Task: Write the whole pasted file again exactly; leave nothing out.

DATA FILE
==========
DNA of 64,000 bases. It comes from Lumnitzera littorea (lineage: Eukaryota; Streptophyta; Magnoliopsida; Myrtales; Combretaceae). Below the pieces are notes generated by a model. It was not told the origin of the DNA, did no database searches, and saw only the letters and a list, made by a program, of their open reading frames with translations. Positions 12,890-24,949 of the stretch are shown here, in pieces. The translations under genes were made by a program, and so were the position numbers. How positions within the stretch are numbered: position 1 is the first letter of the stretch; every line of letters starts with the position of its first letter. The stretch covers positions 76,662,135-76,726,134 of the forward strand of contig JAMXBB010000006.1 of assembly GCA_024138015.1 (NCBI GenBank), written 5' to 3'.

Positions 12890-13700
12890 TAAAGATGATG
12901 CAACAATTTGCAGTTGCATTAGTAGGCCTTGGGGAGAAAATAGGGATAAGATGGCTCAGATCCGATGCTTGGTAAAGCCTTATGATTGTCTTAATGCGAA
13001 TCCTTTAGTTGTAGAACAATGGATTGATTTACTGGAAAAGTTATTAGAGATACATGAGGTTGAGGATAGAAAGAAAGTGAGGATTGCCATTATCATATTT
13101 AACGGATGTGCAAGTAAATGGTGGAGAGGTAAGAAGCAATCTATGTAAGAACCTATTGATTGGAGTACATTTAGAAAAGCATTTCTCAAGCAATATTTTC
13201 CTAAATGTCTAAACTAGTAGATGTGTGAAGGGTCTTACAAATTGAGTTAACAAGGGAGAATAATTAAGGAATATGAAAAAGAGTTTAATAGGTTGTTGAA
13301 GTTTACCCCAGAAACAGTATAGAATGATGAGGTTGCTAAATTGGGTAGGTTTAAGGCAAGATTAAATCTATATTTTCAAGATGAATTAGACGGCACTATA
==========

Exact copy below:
DNA of 64,000 bases. It comes from Lumnitzera littorea (lineage: Eukaryota; Streptophyta; Magnoliopsida; Myrtales; Combretaceae). Below the pieces are notes generated by a model. It was not told the origin of the DNA, did no database searches, and saw only the letters and a list, made by a program, of their open reading frames with translations. Positions 12,890-24,949 of the stretch are shown here, in pieces. The translations under genes were made by a program, and so were the position numbers. How positions within the stretch are numbered: position 1 is the first letter of the stretch; every line of letters starts with the position of its first letter. The stretch covers positions 76,662,135-76,726,134 of the forward strand of contig JAMXBB010000006.1 of assembly GCA_024138015.1 (NCBI GenBank), written 5' to 3'.

Positions 12890-13700
12890 TAAAGATGATG
12901 CAACAATTTGCAGTTGCATTAGTAGGCCTTGGGGAGAAAATAGGGATAAGATGGCTCAGATCCGATGCTTGGTAAAGCCTTATGATTGTCTTAATGCGAA
13001 TCCTTTAGTTGTAGAACAATGGATTGATTTACTGGAAAAGTTATTAGAGATACATGAGGTTGAGGATAGAAAGAAAGTGAGGATTGCCATTATCATATTT
13101 AACGGATGTGCAAGTAAATGGTGGAGAGGTAAGAAGCAATCTATGTAAGAACCTATTGATTGGAGTACATTTAGAAAAGCATTTCTCAAGCAATATTTTC
13201 CTAAATGTCTAAACTAGTAGATGTGTGAAGGGTCTTACAAATTGAGTTAACAAGGGAGAATAATTAAGGAATATGAAAAAGAGTTTAATAGGTTGTTGAA
13301 GTTTACCCCAGAAACAGTATAGAATGATGAGGTTGCTAAATTGGGTAGGTTTAAGGCAAGATTAAATCTATATTTTCAAGATGAATTAGACGGCACTATA